Saturday, March 1, 2014

Snapback Saturday: The Demon Negatron

This is, hand's down, my favorite post. I think it's one of the best things I've written for this blog. Sadly, hardly anyone's read it so I'm reposting.

Ladies and Gents from Oct, 2012....the Demon Negatron!!!

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The other day, another skater paid me a compliment. "You're so good," she said.

Immediately, the Demon Negatron that lives in my head started his little speech.

"What would she know? She's just a beginner. 
If you were any good, why don't your coaches tell you so?
Didn't you just mess up that mohawk five minutes ago?
And you still can't do FI3!"
Just like the picture says, Negative Self Talk will swallow your soul. Seriously.

Here's the horror of Negative Self Talk, even if someone pays you a compliment, someone like a coach, or a skater of a higher level, or someone with a knowledgeable 'skater's eye', says "Wow! That was great!" THE DEMON NEGATRON MAKES YOU DOUBT WHAT THEY SAY!

"Oh, they're just being nice. Oh, she can't mean that. Oh, I'm not any good. I suck."

It takes me an act of will to remember the good things coaches have said about my skating.  It's so easy to remember the corrections and instruction as negatives. There is no end to corrections and instruction in skating. It's hard, very hard to not interpret them as criticism.

So, here's my hints to avoid negative self talk.
1. Ask your coach, "How have I improved over the last year?" Because, progress is hard for you to measure yourself over a long period of time. A coach sees it.
2. Make a mental note of the compliments your coach has made. If you keep a skating log (I do), don't forget to write the little triumphs as well as what to work on.
3. Don't allow yourself to disparage your own skating to others. Yes, you need work. So do world champions. Don't go telling people how awful you are. Even if something's not working, try and phrase it in a positive manner. "It's taking longer than I expected, but I'm moving forward." vice "I suck."
4. Don't compare yourself to other skaters. Skating is a journey not a race. (eg."I learned this in a week, she took two.") If you treat learning like a competition, you will be miserable. The less you compare your skating to others' skating, the happier you'll be.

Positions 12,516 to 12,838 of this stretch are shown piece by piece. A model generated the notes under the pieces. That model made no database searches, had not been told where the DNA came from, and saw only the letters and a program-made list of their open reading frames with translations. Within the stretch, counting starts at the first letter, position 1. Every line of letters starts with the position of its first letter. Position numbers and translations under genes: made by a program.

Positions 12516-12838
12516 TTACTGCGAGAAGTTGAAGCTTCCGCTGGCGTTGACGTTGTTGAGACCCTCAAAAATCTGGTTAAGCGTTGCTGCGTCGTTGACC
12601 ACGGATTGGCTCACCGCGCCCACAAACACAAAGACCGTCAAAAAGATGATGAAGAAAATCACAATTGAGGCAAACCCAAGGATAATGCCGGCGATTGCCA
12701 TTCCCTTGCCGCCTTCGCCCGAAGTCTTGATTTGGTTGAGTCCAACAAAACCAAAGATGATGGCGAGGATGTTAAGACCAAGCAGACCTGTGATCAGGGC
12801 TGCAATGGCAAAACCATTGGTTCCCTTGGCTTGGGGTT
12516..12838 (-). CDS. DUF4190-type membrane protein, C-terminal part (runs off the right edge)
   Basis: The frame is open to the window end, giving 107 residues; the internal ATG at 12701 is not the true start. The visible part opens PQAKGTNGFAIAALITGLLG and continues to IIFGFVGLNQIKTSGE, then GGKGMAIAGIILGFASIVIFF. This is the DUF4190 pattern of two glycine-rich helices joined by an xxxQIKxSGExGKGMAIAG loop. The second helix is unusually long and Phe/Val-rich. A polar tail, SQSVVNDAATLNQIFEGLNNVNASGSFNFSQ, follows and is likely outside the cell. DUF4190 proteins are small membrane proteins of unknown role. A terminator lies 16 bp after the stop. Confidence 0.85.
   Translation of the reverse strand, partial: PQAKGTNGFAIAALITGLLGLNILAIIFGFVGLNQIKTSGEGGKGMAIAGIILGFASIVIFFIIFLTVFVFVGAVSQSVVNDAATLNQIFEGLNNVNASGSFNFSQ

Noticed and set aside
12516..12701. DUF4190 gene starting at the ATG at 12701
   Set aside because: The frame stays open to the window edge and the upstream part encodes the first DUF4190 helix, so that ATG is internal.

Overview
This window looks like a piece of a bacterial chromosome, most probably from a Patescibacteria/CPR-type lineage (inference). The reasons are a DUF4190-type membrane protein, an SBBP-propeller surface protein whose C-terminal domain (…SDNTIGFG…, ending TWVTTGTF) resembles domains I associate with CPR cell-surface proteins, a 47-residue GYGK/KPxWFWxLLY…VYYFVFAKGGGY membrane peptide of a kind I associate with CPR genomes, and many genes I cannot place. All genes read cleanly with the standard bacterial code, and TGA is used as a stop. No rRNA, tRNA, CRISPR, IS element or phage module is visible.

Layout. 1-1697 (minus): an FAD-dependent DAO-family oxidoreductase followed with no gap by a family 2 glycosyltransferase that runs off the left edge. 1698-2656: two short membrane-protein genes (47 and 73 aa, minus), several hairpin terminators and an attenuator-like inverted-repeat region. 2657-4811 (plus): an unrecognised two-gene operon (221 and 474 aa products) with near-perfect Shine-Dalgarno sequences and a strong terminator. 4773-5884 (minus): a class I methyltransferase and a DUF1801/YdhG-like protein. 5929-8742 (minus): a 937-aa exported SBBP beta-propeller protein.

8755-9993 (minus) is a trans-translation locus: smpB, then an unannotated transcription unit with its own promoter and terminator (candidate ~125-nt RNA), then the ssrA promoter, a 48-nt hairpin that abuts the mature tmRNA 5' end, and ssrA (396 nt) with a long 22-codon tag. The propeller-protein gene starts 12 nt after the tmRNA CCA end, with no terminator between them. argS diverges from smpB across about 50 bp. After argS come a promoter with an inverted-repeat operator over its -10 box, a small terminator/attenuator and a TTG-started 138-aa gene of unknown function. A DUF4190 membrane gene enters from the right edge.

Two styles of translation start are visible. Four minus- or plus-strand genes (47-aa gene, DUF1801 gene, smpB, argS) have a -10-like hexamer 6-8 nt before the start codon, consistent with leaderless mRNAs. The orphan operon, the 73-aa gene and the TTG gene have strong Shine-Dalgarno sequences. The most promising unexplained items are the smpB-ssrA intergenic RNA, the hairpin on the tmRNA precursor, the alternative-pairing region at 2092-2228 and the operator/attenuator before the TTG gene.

5. Compliment other skaters for their successes. Don't be jealous. Envy makes you miserable.
6. It's easy to let one or two bad elements in a practice session overwhelm you. There's no such thing as a 'bad practice'. Some things will have gone well, don't forget about them.
7. Accept compliments from others with, "Thank you. That means a lot to hear you say that." Then slap the Demon Negatron back to the hell where he belongs!

Angel Positron looks down from heaven and says,
"Keep up the good work!"


  1. I really struggle with this. I love reading skating forums but at the same time it's hard not to feel frustrated when someone posts a cheerful-I've been skating for 6 months and I'm starting to learn toe-loop! I'm happy for them but also find myself questioning if I should stick with it since I've been taking lessons far longer and stay working on waltz jump and half flip.

    1. Well let me give you some things to think on:
      1. The skater is younger than you--maybe even a teen
      2. The skater skates more than you do--maybe hours a day
      3. The skater comes from another sport like gymnastics or acrobatics
      4. The skater is lucky enough to have the right build and physicality
      5. The skater is an adult who skated as a child, not an adult lerner
      6. The skater is lying.
      Skate for yourself. It's not a race, it's a journey.

  2. Thank you for re-posting this. We all go the way of the Demon Negatron now and then. I found myself doing this just 2 days ago when I ran into some friends at the rink I hadn't seen in 20-odd years. They had no idea I could even skate (they were all beginners). Even though I could skate better than they could, I found myself apologizing for not knowing more after 4 years of skating! I actually said "After 4 years of lessons, you'd think I'd know more!" Ugh. They were all duly impressed that I could even turn forwards to backwards, so it was all in my Demon Negatron head! I have to repeat the mantra "Do the best you can do for yourself, and make no apologies for not doing something others can do".

  3. I also want to thank you for posting this! Such good things to remind ourselves. I am embarrassed to respond when people ask how long I have been skating. It's been a LONG time but I worry that my skill level (in their eyes and yes, in mine) should be better after such a long time. Sigh...

  4. Yes it is hard accepting compliments and sometimes I think I am a bad skater as well. But you know what? I am having fun, and I look to better skaters as motivation. If other adults can do (fill in the blank here), then I can too! It makes me want to get better so I can be at the same level as them. It is always best to surround yourself with people who are better than you so you can become better as well.

    1. Eva, that's exactly what I think! Skating with other adults who skating better or learn faster really inspiring and make your progress faster.

  5. Thanks for posting this, it's always good to remind yourself not to be too negative! That's definitely something I struggle with